Call today (910) 791-7911

Stay Sharp About Oral Piercings

A big trend among teens and young adults that doesn’t seem to be going away anytime soon is oral piercings. From lip rings to tongue studs, there are many different ways to express yourself through jewelry, but while kids may think it looks cool, it can be very bad for their oral health. Here’s what you should know if your child wants an oral piercing.

Oral Piercing Risks

Oral piercings, as well as oral jewelry itself, can cause many problems. The initial wound from the piercing can become easily infected, allowing bacteria into the rest of the mouth. Some people believe once the piercing has healed they are "in the clear," so to speak, when it comes to the piercing, but that’s simply not true. Oral piercings can elevate your risk of contracting hepatitis B and C, HSV-1, endocarditis, and gum disease. Not only that, but the piercing can also alter your sense of taste and cause permanent numbness, speech impediment, excess saliva and drooling, and even receding gums.

Oral Jewelry Risks

While the oral piercing can cause more than its fair share of problems, don’t forget the oral jewelry. The jewelry itself can cause a lot of damage to the mouth, teeth and tongue, too. Oral rings like barbells can hit against the teeth either while speaking or chewing (or just as a matter of habit). This increases your risk of chipping, cracking or breaking the teeth. Worse yet, new studies have found that stainless-steel tongue barbells can increase your risk of cavities because they attract oral biofilm.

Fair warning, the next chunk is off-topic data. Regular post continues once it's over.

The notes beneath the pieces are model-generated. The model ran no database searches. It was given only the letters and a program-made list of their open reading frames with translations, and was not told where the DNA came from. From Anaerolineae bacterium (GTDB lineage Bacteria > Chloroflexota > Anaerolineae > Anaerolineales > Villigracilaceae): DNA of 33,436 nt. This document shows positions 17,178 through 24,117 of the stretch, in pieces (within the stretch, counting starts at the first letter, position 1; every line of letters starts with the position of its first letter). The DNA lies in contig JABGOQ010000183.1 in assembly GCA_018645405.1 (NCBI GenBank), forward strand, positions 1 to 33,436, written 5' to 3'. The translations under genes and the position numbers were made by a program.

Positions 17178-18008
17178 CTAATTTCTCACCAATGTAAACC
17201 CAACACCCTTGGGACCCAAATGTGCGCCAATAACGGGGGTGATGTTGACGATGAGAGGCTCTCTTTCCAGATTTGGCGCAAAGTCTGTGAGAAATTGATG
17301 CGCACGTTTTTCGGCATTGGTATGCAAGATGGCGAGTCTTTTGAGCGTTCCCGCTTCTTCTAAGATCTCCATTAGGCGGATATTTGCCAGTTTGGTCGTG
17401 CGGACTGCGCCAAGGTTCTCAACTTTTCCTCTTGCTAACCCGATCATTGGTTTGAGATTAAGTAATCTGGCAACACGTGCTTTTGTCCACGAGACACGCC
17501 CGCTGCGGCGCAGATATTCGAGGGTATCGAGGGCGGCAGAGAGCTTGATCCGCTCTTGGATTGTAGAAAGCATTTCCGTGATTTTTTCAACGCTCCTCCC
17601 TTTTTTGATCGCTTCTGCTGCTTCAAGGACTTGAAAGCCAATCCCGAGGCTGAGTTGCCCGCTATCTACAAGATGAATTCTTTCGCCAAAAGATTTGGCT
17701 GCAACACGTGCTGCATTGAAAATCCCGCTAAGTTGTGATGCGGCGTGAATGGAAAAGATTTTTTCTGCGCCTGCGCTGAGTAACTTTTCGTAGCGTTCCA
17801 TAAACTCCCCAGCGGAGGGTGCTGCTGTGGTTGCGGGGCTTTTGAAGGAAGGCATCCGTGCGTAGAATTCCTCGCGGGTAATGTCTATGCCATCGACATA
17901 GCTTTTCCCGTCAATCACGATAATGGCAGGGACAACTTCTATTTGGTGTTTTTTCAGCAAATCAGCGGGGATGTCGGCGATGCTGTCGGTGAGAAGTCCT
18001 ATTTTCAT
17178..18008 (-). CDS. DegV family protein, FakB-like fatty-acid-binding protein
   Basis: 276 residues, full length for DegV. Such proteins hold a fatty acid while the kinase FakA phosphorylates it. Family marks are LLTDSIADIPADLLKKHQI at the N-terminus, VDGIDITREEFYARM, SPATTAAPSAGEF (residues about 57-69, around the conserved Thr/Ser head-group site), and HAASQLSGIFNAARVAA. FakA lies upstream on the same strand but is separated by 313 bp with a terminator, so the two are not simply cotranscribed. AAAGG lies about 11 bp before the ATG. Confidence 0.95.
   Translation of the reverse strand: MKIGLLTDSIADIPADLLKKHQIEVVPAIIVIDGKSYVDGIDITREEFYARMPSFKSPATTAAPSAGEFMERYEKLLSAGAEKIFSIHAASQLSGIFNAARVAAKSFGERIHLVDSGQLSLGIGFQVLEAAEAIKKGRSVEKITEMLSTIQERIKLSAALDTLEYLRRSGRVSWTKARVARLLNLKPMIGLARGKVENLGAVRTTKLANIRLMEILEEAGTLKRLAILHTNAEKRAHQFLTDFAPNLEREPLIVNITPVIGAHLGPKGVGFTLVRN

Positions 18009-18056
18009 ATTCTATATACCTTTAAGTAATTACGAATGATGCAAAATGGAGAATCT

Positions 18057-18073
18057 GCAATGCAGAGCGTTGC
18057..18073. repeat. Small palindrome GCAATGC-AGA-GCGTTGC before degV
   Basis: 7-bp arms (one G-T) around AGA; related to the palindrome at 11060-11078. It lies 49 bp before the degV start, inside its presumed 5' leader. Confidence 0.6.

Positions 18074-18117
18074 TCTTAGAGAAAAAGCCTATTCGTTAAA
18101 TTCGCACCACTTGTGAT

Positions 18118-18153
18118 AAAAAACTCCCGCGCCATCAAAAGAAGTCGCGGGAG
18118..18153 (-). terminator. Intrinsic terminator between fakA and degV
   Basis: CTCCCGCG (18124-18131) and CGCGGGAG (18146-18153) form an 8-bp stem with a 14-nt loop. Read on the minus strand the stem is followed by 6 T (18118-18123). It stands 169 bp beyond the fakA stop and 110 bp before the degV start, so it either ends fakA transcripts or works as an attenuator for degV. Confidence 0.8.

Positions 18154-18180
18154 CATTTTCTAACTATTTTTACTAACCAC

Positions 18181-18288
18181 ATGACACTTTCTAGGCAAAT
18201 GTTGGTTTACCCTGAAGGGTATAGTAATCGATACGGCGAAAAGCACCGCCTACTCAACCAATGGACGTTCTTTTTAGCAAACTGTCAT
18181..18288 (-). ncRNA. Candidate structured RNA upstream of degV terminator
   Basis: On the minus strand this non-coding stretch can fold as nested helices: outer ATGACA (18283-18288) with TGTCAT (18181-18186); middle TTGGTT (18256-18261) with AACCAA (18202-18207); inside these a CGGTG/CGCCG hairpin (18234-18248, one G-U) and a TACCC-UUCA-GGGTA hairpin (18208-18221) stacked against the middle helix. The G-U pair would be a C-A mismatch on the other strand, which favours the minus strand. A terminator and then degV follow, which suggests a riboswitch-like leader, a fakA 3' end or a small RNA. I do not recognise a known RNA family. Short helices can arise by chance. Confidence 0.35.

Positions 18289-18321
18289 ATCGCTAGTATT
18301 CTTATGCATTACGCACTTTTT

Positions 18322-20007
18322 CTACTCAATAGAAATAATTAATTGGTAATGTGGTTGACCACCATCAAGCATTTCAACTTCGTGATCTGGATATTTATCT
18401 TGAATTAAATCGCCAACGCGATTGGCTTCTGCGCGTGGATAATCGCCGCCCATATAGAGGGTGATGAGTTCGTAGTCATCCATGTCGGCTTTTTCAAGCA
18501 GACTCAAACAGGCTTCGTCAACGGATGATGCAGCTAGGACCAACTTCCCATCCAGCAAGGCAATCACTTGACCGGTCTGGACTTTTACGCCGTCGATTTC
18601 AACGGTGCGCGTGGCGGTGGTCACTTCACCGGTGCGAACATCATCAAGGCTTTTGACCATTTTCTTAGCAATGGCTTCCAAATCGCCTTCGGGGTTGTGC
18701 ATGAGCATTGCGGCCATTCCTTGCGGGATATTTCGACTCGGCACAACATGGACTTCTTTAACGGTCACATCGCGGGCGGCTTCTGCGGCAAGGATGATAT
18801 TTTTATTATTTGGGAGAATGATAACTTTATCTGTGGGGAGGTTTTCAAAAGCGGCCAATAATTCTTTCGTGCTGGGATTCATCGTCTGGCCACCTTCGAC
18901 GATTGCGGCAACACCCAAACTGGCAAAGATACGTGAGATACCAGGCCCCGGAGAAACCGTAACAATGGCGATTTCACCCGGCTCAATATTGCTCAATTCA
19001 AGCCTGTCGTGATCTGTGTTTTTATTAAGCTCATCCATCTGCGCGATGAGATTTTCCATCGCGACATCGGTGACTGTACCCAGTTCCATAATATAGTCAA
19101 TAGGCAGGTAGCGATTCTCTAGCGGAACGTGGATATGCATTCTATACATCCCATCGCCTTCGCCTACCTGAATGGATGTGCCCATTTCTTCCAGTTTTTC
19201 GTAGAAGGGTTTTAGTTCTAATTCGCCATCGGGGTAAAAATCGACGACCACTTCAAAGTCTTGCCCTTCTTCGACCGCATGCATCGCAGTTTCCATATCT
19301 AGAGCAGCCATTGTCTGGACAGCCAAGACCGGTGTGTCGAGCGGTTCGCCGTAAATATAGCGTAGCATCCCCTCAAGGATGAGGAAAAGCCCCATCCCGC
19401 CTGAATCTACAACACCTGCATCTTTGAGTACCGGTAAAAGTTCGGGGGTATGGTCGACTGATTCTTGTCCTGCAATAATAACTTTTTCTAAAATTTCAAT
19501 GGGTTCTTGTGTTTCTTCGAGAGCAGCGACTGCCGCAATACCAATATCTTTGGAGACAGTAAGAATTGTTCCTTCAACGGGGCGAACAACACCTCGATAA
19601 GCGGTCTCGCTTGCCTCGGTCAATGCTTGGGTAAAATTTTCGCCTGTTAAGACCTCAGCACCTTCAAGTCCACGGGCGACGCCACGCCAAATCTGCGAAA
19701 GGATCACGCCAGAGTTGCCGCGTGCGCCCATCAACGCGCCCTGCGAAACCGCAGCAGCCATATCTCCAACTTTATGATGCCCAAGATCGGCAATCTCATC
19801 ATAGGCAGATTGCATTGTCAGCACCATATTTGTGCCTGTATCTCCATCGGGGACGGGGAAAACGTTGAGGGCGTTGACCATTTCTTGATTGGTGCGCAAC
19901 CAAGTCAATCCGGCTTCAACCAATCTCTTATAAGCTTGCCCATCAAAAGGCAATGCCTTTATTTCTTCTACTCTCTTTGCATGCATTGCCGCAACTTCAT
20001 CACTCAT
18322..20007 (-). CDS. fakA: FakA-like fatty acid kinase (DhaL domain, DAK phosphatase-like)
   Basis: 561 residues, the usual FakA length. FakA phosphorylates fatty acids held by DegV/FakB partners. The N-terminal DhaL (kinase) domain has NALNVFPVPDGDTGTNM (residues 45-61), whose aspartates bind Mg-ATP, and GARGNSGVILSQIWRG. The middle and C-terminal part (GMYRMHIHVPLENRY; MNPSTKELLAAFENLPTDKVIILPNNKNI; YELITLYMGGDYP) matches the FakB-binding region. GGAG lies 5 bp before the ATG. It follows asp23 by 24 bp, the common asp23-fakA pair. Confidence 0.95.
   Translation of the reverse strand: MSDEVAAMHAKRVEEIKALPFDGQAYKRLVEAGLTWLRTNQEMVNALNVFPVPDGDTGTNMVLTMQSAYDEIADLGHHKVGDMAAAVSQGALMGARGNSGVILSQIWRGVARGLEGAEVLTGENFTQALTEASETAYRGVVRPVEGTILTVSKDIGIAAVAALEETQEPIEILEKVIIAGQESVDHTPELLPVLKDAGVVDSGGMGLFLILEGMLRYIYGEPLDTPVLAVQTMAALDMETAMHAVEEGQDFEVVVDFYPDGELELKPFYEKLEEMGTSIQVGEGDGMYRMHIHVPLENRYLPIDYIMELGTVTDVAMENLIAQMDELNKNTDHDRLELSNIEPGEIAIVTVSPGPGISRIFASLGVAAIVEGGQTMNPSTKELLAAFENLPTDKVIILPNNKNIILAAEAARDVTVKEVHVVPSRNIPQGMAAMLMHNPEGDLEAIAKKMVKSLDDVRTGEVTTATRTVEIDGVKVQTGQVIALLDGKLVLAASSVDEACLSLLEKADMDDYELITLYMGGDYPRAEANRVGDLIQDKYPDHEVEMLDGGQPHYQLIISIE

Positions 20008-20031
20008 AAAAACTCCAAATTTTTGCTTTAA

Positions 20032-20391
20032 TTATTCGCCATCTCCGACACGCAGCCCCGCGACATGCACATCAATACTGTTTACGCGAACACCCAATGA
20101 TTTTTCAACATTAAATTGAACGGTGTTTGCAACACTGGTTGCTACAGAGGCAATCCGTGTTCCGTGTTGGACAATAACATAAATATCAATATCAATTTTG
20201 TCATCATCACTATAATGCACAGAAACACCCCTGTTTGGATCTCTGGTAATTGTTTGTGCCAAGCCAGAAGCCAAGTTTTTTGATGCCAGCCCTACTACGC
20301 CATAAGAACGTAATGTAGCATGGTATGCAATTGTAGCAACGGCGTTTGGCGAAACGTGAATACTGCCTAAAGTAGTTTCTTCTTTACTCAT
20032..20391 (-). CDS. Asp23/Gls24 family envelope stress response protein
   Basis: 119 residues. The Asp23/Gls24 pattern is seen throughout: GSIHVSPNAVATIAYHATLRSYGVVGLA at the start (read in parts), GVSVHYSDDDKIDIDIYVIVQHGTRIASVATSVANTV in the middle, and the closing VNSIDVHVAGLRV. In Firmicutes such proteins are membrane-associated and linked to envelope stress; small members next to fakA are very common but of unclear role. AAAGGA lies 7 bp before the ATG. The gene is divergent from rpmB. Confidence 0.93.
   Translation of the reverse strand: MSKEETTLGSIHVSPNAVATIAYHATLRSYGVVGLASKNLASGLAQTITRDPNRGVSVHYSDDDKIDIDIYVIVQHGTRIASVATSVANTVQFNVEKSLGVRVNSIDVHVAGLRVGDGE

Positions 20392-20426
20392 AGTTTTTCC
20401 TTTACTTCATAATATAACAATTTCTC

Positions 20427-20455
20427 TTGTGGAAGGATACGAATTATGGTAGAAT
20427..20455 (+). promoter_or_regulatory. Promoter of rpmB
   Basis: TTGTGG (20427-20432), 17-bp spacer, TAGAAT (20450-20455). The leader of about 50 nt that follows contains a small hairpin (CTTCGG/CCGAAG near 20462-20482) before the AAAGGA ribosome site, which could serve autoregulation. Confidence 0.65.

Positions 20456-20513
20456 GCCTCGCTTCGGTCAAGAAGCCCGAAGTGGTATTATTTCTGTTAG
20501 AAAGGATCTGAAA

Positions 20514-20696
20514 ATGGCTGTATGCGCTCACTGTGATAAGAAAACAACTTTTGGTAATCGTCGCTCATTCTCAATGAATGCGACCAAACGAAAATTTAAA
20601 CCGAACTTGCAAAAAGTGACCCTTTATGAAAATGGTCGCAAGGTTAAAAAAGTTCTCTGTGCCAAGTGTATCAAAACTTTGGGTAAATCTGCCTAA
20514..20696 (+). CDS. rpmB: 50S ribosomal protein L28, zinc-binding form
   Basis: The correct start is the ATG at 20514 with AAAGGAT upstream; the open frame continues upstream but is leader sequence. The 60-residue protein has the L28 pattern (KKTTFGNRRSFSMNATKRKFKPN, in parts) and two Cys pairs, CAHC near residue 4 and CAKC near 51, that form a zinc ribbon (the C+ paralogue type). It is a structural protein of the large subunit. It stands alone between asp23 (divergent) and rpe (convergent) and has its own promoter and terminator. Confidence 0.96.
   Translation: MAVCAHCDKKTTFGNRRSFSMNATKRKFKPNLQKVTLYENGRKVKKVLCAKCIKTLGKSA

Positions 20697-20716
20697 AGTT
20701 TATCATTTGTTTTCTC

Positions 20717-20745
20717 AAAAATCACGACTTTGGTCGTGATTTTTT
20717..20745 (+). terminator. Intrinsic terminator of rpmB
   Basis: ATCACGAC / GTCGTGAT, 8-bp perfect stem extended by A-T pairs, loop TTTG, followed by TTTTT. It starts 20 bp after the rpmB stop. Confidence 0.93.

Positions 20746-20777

Caring for Piercings

If your teen is ready to accept the risks and responsibilities of wearing an oral piercing, make sure he or she follows these care guidelines. They will help keep the risk of infection low and the damage to the teeth and gums at a minimum.

Remove and clean tongue piercings daily once the healing period is complete. Scrub the removed jewelry with toothpaste and rinse well. Be sure to brush teeth, floss and rinse well while the jewelry is out of the mouth.
If you or your child has a lip ring, mouthwash is essential, but avoid washes that contain alcohol or antibacterial properties - they can be too drying and can damage the lip and cheek tissue.

If you have any further questions or concerns about oral piercings or any other oral health topics, please contact Dr. Simpson’s office at 910-239-7164.

Four Common Types of Mouth Sores
Green That Oral Health Routine!

Related Posts

Call Us Today!

Search

Most Popular

28 December 2016
If you’re like most people, you have most likely experienced the pain of accidentally biting the inside of your cheek while chewing – and then continuing to bite the same spot over and over for days, ...
01 December 2016
The human mouth is designed to hold 32 permanent "adult" teeth, including four wisdom teeth. Sometimes, however, the mouth has other plans. Believe it or not, it is possible to be born with less than ...
26 January 2018
It seems like you can’t read anything these days without hearing about apple cider vinegar and how well it works to cure a variety of ailments. But how can a condiment do so much? After all, apple cid...
17 November 2016
If you grew up in the United States, it’s a safe bet that you’ve probably at least heard of the tooth fairy. The tooth fairy is a mythical sprite who is said to fly into children's’ bedrooms at night,...
02 November 2017
If you’re the parent of a child with a less-than-perfect smile, you may be considering straightening your child’s teeth with braces. But with so much misinformation out there about these orthodontic d...

Contact Us

Please type your full name.
Invalid email address.
Invalid Input
Invalid Input
Invalid Input
© 2016 Michele Simpson. All Rights Reserved. Privacy Policy. Designed By Dog Star Media